Amidst enthusiastic scenes upwards of a thousand workers, young people and representatives from the landless movement, a new party which has been named "Party for Socialism and Liberty" (SOL, the Portuguese word for sun) was formed in Brasília, Brazil’s Federal capital, over the weekend of 5 and 6 June.
To assemble such numbers in such a vast country as Brazil – with some people travelling over 2,000 kilometres – is a considerable achievement. 20,000 participated in the regional and city meetings leading up to this historic conference.
The impetus for the establishment of this party came from the sharp shift towards the right of Lula’s PT government and party. A number of left PT MPs originally protested against attacks on the working class – including the attack on workers’ pensions rights and the brutal offensive against the civil servants – but in the end only one senator in the upper house, Heloísa Helena, and three deputies in the lower house, voted against these vicious attacks.
In the opening session of the conference very militant speeches were made for "socialism" and "revolution" receiving an enthusiastic response from the floor, with the constant chanting of slogans and demands for "socialism now".
Heloísa Helena, the leader of the party, is a very popular mass figure and an extremely effective mass orator, as is Babá, another MP from Pará in the north of Brazil. She said that "the party will hold up the banner of socialism and struggle relentlessly against a system which kills workers and the poor". The struggle will be difficult, she said, but others that went before had a harder struggle "under the military dictatorship if you tried to escape from prison you were in danger to have your limbs cut off". She concluded with a call for socialism by stating "we are in a hurry because we are obliged to be in a hurry, because millions of Brazilians sit at the table without food and are unemployed".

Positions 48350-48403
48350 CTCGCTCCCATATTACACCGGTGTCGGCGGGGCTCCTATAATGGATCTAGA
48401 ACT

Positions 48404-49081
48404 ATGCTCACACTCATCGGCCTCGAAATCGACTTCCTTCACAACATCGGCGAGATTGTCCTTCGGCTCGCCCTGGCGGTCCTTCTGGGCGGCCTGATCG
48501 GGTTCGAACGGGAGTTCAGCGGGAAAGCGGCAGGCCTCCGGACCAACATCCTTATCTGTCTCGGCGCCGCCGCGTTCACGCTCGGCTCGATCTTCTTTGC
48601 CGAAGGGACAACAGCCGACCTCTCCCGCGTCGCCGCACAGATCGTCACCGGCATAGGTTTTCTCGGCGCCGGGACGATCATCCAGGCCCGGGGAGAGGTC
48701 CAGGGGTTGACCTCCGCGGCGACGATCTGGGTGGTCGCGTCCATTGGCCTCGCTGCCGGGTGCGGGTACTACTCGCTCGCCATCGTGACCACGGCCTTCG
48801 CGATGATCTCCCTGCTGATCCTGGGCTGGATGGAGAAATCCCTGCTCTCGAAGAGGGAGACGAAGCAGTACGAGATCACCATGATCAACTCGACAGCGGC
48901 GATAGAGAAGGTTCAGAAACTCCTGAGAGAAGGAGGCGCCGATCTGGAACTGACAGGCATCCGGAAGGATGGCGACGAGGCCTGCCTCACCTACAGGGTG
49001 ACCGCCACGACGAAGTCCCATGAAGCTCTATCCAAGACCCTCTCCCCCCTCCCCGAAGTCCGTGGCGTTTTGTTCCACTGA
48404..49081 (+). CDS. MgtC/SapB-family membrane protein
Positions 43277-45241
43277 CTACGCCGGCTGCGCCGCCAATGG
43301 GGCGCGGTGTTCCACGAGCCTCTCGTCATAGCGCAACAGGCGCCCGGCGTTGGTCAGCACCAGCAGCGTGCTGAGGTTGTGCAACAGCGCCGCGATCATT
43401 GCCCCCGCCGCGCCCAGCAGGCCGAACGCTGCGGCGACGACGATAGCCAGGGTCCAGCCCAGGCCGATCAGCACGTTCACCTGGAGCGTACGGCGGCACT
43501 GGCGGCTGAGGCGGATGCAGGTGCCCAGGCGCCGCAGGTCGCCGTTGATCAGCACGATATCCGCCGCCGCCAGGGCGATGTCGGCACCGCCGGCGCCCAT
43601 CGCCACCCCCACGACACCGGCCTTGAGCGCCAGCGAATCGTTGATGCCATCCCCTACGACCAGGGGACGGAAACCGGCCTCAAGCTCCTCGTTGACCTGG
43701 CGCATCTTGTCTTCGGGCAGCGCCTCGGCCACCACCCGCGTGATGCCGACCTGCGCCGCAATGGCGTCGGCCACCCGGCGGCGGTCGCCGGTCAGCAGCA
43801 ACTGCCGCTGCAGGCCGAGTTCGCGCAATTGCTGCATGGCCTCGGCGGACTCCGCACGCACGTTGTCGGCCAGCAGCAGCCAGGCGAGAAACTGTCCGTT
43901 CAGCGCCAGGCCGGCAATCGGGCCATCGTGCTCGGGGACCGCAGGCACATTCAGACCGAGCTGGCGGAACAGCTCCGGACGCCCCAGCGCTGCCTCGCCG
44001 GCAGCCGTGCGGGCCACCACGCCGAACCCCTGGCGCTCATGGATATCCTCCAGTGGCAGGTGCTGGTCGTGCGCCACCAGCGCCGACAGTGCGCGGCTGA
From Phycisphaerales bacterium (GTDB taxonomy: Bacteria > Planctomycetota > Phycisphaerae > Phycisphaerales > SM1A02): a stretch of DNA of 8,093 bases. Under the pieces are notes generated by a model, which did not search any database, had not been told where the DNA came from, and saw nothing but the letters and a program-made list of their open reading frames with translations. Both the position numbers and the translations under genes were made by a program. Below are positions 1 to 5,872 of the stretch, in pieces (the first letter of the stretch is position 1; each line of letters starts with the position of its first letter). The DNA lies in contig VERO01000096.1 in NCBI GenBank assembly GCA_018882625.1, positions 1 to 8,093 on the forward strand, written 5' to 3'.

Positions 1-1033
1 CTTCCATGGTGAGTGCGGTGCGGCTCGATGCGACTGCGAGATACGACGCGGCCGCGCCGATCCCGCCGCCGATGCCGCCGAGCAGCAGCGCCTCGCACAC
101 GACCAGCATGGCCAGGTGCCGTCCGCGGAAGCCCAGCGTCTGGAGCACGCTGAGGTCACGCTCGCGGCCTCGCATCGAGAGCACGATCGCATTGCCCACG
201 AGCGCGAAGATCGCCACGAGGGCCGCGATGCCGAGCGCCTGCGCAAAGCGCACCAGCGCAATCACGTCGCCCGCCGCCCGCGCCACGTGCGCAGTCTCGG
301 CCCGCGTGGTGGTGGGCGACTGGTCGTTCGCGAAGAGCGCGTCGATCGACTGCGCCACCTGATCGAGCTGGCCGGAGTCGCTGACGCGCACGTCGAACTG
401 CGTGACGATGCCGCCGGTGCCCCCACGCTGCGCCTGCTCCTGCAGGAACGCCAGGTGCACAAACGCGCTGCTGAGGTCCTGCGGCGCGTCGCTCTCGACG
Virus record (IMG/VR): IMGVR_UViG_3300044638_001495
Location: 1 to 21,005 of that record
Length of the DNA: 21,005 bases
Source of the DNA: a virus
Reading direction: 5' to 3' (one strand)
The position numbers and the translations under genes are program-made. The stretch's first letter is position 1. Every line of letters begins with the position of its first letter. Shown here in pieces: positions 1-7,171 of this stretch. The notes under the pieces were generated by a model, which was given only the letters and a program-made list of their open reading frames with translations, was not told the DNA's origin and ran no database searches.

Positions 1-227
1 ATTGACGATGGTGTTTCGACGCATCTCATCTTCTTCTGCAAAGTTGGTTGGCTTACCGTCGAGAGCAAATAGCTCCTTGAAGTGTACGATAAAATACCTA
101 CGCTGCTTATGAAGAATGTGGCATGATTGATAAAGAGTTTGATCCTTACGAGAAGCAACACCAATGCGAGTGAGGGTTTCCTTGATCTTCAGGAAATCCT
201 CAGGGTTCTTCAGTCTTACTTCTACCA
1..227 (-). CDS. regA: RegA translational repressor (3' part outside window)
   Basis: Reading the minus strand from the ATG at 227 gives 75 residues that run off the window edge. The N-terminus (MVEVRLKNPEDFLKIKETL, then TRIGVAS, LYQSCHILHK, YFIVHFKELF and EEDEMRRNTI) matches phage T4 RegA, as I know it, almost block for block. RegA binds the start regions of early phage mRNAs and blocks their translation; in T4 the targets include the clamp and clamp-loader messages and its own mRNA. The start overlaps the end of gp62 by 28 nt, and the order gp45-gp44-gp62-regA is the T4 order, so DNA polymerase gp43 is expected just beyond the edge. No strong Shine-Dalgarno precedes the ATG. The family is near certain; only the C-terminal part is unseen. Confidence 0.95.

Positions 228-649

One of the speakers declared that the 21st century would be "a socialist century or it would be nothing". In making this point he was referring to the uprising in the prisons in Rio that has been brutally suppressed by the government with over 30 dead.
A party constitution has been accepted which is extremely democratic, with the right to tendencies to put their position within the party and publicly if they so wish. A political programme was accepted which was in general far to the left of other parties that have been created elsewhere with an explicit pledge for socialism and revolution contained in it.
There are some aspects of the programme however that need clarification and this were taken up by the members of Socialismo Revolucionário, the Brazilian section of the Committee for a Workers’ International. Given the character of the party, its leadership which comes in the main from a Trotskyist tradition, the radical nature of the programme and of the ordinary members of the party, this new formation is not a classically "broad party". It is a coalition of sizable Trotskyist and revolutionary trends, but it is a party which with the right approach could find a big echo amongst the angry and radicalised Brazilian masses.
Another striking feature of the conference was the pronounced internationalism of the leadership and the members present. CWI members Peter Taaffe and Marcus Kollbrunner were invited to give fraternal greetings to the conference but in the intense and generally chaotic proceedings time ran out before they could speak. But they were invited on to the platform for the final session and tumultuous singing of the Internationale.